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Dit yvol5iss4


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Dit yvol5iss4

  1. 1. The Metrics Tree Page 1 of 3 The workable, practical guide to Do IT Yourself Vol. 5.4 • January 28, 2009 The Metrics Tree By David Nichols and Janet Kuhn C onsider a Service Desk that is posting excellent first-call response metrics for hung router ports. However, the concurrent service metrics are showing customer dissatisfaction with quality levels because of the frequency of the interruptions caused by the malfunctioning routers. In this case, a combination of process and component metrics would have given a more complete picture of the service’s metrics. Process theory and practice drive the ITIL Lifecycle phases and activities within them. The Service Design phase of the ITIL’s IT Service Management Lifecycle is no exception. Service Design and its activities adopt a process-oriented approach to the design of new or changed IT Services. What is different, however, is that the Service Design phase also assumes the responsibility for assisting ITIL process owners in designing processes to ensure that all processes use standard terms and templates, are consistent, and provides end-to-end integration across all areas. In other words, it is “processes designing processes.” One objective of the Service Design phase is to design process templates that focus on built-in improvement mechanisms. In general, ITIL considers it preferable to design practical processes that can be easily adopted throughout the organization, even if the processes are less than ‘perfect.’ Built-in improvement mechanisms will allow improvement in the future. A similar approach should be taken when designing IT Service measurement systems. Almost everyone in IT knows the old saw, “If you can’t measure it you can’t control it.” Yet the majority of new or changed systems deployed today either operate under no, or an inadequate, measurement system. An IT Service measurement system should consider all aspects of what it takes to measure an IT Service’s utility (fit for purpose) and warranty (fit for use). This means that the scope of the measurement system extends beyond just the technical measurements of component or system availability and performance. 1/28/2009
  2. 2. The Metrics Tree Page 2 of 3 The diagram above illustrates this. Here we look at this concept as a function of the capability of the service provider, its service management process capability and the performance of the supported IT Services. The Service Provider The Service Provider is measured in the context of its “organizational capabilities” to utilize its “resources” to provide the IT Service required by its customer. This is applicable for both internal and external service providers. Their organizational capabilities span management, organizational structure, deployed processes, organizational knowledge and people. These capabilities are needed to act efficiently and effectively on the organization’s available resources (capital, infrastructure, application, information and people) to deliver IT Services that are fit for purpose and fit for use. The “dot bomb” era was littered with the bleached bones of service providers that had plenty of resources (money and technology) and very little organizational capability. The Service Management Processes The whole idea behind ITIL is that IT Services should be delivered in the natural context of an IT Service’s lifecycle, and that the phases of that lifecycle are supported by processes and their activities. The quality of an organization’s process capability (Quality of Practice) is measured by the four metrics. Progress metrics measure the progress toward the completion of something. Examples are milestones and deliverables as defined in a formal project plan. Note that if there is no project plan, it becomes exceedingly difficult to define a milestone or to declare a deliverable as evidencing progress. Compliance metrics measure compliance to a regulatory standard or goal. It is generally an all or nothing measurement. Although you may comply with 6 out of 10 (60%) of some regulatory standards or points, you cannot comply 60% to any one standard or point. Effectiveness metrics measure accuracy and completeness. An example is ‘responding to 90% of Service Desk calls within 20 minutes’ or ‘reducing repeat calls about the same Incident from 15% to 5%.’ Efficiency metrics measure the utilization of resources. An example would be to measure the efficiency gained from establishing an automated Request Fulfillment system versus a previous manual one. All metrics start by establishing goals, defined by Key Goal Indicators that indicate which attributes contribute to the success of reaching the goal. A method to define goals and their supporting metrics is the Goal Question Metric (GQM) approach. GQM The Goal-Question-Metric (GQM) approach arose from work done in software engineering. GQM offers a solution for clarifying any statement, especially statements expressing or related to attaining a goal. GQM is very useful for defining and clarifying transparent Goals, Critical Success Factors (CSFs), as well as Key Performance Indicator (KPI) metrics. GQM can help derive metrics from questions about goals. Fundamentally, KPIs measure progress toward goals as reflected in CSFs. KPIs are then quantifiable measurements, or metrics. GQM has some powerful benefits when applied to IT Service Management: Simple, form-driven application Easy to use in groups Works with all processes Produces metrics customized to the Continuous Service Improvement(CSI) Delivers powerful insight into organizational and process structure Reflects the viewpoints of the staff (IT, customer, stakeholder) involved The Service 1/28/2009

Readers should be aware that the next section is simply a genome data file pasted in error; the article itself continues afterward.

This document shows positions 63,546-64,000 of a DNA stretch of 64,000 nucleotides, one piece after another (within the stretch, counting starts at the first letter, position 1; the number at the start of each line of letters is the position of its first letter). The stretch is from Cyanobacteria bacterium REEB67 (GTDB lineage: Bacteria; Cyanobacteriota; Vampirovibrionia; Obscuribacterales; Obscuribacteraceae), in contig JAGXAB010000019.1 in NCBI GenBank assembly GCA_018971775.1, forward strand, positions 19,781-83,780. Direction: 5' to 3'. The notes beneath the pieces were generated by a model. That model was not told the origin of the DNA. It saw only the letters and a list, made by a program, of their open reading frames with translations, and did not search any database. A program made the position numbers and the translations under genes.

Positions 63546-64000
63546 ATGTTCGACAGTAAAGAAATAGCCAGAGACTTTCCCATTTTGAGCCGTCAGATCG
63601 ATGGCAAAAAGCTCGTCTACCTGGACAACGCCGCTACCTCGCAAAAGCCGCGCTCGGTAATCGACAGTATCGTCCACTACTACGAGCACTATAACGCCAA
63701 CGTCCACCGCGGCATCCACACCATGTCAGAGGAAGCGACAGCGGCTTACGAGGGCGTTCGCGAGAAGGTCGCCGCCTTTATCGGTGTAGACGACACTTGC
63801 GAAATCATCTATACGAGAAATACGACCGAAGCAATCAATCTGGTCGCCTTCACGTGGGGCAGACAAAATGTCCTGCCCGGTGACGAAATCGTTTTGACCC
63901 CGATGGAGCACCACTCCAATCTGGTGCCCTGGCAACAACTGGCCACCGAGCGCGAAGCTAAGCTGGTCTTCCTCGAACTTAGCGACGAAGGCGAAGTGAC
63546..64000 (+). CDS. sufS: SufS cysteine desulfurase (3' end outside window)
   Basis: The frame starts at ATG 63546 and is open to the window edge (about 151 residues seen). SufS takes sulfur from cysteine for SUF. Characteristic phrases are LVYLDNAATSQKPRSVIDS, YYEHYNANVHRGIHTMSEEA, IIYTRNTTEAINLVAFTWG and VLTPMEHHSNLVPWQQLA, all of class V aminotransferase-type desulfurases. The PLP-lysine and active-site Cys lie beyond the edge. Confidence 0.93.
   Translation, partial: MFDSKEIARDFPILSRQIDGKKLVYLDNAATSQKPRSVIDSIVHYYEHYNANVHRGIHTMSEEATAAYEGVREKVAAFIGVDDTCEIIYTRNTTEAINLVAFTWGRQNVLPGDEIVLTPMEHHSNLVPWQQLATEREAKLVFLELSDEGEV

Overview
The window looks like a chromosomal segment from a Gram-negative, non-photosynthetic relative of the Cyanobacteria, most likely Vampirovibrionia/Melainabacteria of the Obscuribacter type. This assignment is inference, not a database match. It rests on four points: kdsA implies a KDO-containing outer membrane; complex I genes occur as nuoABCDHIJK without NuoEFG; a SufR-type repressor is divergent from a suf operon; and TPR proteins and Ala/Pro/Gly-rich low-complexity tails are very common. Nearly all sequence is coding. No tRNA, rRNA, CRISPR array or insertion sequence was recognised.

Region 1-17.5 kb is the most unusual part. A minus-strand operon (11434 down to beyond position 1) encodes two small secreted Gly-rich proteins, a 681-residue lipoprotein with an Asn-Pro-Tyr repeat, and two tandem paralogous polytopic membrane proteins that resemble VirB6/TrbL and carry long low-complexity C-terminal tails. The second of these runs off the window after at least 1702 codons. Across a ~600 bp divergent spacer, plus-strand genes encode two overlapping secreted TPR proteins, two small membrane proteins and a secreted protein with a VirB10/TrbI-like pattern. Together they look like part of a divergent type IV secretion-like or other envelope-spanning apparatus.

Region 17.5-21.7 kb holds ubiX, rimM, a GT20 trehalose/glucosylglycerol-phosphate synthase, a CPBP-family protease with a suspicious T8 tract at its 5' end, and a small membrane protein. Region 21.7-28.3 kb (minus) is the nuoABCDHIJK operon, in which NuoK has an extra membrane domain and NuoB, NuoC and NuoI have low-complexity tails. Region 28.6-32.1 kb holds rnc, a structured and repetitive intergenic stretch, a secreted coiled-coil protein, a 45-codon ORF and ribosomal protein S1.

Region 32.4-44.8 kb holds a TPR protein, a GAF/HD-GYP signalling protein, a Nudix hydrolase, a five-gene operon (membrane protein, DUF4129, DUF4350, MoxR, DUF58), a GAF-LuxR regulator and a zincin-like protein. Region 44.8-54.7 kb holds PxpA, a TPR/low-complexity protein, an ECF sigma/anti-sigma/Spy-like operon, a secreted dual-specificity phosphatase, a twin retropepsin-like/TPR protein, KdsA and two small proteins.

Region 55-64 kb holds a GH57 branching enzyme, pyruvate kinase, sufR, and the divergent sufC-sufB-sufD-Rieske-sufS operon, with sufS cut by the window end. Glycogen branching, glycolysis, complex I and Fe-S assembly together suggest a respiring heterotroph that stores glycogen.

3. 3. The Metrics Tree Page 3 of 3 The Quality of Service is an aggregation of the quality of each component that participates in a given IT Service. The difficulty is understanding and documenting the complex component relationships within the infrastructure, and understanding and monitoring the components in such a way as to gather and manage the minimal amount of meaningful data. These data are usually grouped into five broad areas; availability, performance, capacity, failures and changes. The Metrics Tree Detail metrics do an outstanding job of chronicling the success or problem areas of individual processes or tools. However, organizations realize the full benefit of metrics only when they aggregate them to provide a picture of how well the organization is doing as a whole. Consider a Service Desk that is posting excellent first-call response metrics for hung router ports. However, the concurrent service metrics are showing customer dissatisfaction with quality levels because of the frequency of the interruptions caused by the malfunctioning routers. In this case, a combination of process and component metrics would have given a complete picture of the service metrics. The “metrics tree” depicted here progressively aggregates metrics. Based on a “tree data structure” It considers how individual component metrics contribute to both individual process and individual service metrics, and further folds individual process metrics into the metrics for the individual services and ultimately overall services. The top two levels borrow from the four quadrants of the Balanced Scorecard, developed by Drs. Robert S. Kaplan and David P. Norton, to demonstrate how well the IT and business strategies are being achieved in each area. Summary A major difference between a marginally-effective and a highly-effective IT organization is that the latter knows their Capability of Practice, Quality of Practice (Process) and Quality of Service. The “metric tree” is just one of the techniques well managed and highly-effective IT organizations use to measure their capabilities and maturity as service providers. Entire Contents © 2009 itSM Solutions® LLC. All Rights Reserved. ITIL ® and IT Infrastructure Library ® are Registered Trade Marks of the Office of Government Commerce and is used here by itSM Solutions LLC under license from and with the permission of OGC (Trade Mark License No. 0002). 1/28/2009